Review Summary: I'd rather have a broken arm than have my arms around you.4 of 4 thought this review was well written
Before there was “I’m Like a Virgin Losing a Child,” “Mean Everything to Nothing,” and even Manchester Orchestra, there was a budding songwriter in his junior year of high school. Taking the following year off from school, the songwriter quickly became a sensation in the Atlanta region, showcasing his talent and great potential. Soon after, the individual acquired a band that would aid in both changing his life, and propelling his success. Yes, that songwriter was Andy Hull, and that band was Manchester Orchestra. In 2005, Manchester Orchestra recorded their first EP, “I Brainstorm, You Brainstorm, But Brilliance Needs a Good Editor.” Although featuring just five tracks, this particular EP is what put Manchester Orchestra on the map, and made “I’m Like a Virgin Losing a Child” and “Mean Everything to Nothing” possible.
When Andy Hull claims in the opening track The Procession
, “I'll break this guitar and board up these windows. Just make sure they know that I won't return,” it becomes apparent that his tortured songwriting will be a defining characteristic for the band. Each release from here on out has been similar; take the deep sorrow of I Can Feel a Hot One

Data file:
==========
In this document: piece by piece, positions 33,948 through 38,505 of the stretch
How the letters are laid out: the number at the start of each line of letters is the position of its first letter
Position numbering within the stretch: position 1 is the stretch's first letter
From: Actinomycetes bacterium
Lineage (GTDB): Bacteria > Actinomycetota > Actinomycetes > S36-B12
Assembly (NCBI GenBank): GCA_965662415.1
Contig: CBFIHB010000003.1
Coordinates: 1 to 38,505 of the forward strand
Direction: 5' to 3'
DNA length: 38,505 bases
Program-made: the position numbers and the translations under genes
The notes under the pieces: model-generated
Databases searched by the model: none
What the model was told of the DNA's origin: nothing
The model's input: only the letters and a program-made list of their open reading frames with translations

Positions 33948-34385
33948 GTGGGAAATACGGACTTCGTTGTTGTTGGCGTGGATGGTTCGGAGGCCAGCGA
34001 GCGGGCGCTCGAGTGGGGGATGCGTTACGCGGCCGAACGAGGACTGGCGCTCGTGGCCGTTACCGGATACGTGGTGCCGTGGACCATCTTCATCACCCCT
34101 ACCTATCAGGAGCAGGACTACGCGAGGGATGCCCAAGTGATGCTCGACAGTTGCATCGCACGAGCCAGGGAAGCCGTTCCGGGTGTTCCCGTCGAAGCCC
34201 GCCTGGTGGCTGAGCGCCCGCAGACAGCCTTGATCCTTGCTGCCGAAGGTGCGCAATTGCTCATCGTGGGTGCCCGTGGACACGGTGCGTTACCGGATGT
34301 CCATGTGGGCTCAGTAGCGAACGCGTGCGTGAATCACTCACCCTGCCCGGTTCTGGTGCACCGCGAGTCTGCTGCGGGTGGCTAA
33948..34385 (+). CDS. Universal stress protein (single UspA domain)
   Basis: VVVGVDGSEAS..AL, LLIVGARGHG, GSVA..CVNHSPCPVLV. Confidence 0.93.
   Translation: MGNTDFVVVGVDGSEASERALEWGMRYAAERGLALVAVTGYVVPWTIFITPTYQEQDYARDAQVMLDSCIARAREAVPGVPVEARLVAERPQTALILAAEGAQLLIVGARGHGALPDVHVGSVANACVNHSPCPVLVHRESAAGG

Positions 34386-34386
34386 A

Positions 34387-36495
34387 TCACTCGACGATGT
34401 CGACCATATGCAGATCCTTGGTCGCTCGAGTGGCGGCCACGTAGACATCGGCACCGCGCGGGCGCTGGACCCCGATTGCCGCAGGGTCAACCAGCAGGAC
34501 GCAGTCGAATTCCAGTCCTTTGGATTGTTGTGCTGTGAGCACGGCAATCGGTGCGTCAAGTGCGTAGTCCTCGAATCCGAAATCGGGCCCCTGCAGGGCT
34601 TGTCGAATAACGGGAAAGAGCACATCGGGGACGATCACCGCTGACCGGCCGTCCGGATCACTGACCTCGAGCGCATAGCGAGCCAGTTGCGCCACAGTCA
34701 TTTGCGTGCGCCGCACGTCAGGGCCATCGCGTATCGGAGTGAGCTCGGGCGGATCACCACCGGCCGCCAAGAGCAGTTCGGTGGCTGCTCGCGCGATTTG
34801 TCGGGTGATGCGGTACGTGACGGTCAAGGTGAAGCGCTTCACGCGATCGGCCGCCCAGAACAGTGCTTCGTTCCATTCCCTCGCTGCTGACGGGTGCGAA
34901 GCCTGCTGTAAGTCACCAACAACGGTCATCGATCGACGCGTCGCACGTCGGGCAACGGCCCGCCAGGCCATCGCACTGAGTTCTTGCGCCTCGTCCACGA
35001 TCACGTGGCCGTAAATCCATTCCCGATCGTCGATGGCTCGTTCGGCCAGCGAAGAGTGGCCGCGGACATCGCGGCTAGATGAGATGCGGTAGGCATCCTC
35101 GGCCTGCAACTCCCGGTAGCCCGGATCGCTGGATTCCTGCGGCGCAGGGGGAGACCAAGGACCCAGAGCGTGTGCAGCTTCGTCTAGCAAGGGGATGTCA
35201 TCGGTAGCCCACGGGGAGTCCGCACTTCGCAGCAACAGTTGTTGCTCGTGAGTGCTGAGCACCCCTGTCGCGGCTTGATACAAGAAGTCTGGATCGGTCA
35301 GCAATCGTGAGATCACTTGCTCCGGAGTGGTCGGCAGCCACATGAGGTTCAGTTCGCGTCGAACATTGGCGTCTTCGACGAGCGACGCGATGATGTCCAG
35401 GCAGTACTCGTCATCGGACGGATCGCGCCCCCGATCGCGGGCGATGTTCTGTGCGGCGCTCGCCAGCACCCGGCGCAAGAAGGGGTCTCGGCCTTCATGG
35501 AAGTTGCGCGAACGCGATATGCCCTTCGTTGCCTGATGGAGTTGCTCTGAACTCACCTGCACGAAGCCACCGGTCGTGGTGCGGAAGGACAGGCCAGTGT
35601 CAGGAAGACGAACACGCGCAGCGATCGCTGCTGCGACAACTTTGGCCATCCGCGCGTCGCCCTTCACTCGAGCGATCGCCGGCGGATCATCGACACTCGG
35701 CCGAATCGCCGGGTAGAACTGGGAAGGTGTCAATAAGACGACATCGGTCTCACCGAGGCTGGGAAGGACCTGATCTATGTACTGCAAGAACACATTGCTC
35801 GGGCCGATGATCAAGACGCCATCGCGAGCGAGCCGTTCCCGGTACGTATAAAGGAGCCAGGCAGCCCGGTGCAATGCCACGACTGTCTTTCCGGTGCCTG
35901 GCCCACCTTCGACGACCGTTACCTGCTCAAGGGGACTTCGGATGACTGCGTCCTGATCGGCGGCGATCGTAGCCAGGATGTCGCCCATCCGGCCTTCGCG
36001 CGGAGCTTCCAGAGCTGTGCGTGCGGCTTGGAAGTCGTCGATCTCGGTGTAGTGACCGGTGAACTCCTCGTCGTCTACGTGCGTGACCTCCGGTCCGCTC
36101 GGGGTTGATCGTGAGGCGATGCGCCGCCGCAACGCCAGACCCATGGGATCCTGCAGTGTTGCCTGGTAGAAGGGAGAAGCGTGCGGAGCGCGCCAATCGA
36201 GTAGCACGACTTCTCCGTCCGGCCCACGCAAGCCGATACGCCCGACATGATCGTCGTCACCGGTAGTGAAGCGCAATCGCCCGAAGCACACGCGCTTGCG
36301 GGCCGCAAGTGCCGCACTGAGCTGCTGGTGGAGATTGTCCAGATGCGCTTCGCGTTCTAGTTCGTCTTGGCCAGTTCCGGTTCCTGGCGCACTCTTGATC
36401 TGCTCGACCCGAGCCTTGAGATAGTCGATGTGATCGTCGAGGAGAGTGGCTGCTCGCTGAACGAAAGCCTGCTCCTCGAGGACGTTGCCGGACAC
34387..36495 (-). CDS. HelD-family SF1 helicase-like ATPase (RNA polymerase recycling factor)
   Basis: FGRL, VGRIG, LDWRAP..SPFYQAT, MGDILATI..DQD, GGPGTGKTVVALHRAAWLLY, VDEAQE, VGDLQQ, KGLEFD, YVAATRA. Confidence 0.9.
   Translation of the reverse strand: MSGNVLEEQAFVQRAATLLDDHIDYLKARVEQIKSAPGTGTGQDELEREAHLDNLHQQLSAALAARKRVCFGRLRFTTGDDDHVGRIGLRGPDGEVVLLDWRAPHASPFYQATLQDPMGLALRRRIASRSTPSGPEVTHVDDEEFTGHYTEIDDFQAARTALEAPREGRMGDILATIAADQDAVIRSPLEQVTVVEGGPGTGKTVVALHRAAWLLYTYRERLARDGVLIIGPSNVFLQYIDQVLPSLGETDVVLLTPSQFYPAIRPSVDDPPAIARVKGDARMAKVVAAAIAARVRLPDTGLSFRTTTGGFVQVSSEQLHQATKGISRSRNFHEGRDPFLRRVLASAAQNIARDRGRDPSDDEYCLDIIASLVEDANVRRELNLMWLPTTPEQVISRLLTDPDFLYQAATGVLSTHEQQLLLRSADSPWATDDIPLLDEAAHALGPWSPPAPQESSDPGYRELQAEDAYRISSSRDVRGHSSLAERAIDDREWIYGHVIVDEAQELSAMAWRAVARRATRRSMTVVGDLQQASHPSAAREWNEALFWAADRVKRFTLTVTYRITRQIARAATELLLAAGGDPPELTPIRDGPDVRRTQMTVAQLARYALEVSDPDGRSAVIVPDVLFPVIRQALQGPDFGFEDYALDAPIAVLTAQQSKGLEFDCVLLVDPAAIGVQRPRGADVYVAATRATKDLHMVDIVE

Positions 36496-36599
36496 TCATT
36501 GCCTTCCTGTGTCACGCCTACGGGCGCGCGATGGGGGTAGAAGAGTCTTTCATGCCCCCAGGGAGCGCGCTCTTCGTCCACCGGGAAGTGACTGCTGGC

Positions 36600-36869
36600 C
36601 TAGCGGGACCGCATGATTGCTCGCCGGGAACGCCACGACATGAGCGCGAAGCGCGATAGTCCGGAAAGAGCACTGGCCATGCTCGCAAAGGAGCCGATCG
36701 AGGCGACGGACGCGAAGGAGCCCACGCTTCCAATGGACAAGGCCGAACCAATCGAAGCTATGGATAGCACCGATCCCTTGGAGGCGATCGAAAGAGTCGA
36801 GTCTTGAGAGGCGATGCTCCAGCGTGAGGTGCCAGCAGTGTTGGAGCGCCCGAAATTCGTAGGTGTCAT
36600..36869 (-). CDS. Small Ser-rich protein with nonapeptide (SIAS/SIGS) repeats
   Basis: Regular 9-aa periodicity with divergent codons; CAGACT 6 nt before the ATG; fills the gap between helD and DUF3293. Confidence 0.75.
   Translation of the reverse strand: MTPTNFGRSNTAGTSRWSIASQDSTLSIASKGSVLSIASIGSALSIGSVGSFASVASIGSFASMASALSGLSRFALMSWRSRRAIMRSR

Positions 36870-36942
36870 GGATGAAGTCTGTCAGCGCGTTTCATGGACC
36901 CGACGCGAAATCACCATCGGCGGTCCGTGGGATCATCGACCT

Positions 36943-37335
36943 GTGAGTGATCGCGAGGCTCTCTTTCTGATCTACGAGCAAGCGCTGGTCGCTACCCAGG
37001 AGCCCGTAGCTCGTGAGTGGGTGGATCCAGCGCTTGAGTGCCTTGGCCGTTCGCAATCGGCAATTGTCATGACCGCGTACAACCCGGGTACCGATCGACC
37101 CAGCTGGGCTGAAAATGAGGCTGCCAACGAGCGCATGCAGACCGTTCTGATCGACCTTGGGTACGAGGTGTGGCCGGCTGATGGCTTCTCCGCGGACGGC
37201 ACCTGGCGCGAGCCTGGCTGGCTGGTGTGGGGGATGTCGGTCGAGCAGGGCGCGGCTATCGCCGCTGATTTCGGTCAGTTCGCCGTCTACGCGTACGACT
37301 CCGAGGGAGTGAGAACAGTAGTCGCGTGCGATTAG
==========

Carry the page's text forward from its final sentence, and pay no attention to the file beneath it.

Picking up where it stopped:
and the blatant reality of I Can Barely Breathe
into account. The following tracks are no different, for Hull is constantly blunt, distressed, and revealing the terrible reality at which is his life. Each of these tracks are just as passionate as the last, giving the indication that Hull really does feel and believe in his music. I’d Rather Have
is no exception, Hull suggests, “Well I would rather have a broken arm than have my arms around you.”
“I Brainstorm, You Brainstorm, But Brilliance Needs a Good Editor” as you can imagine has a similar sound to “I’m Like a Virgin Losing a Child.” In fact, this EP includes the original version of Alice and Interiors
in which can be found on the full-length debut record. The raw rock edge of “Mean Everything to Nothing” has yet to be seen here, for this is a much more mellow album. At the record’s most chaotic moments, the electric guitar is at a warm and melodic level, something that continued on “I’m Like a Virgin Losing a Child.” With that said however, the EP does not cease to be diverse, for Play it Again, Sam! You Don’t Have Any Feathers
offers a sparse acoustic piece in its entirety and Slow to Learn
is somewhat reminiscent of a pop-punk song. Slow to Learn
is an extremely catchy and upbeat piece, highlighted by captivating vocals and syncopated riff.
This 2005 EP, “I Brainstorm, You Brainstorm, But Brilliance Needs a Good Editor” offers the listener quite a bit, and provides them with a taste of what is to come for Manchester Orchestra. The band has grown immensely from here to this year’s “Mean Everything to Nothing,” but this EP is precisely what propelled the band to where they are today. Overall five solid, to even great tracks are presented here, and is an essential listen for Manchester Orchestra fans.
Alice and Interiors
Slow to Learn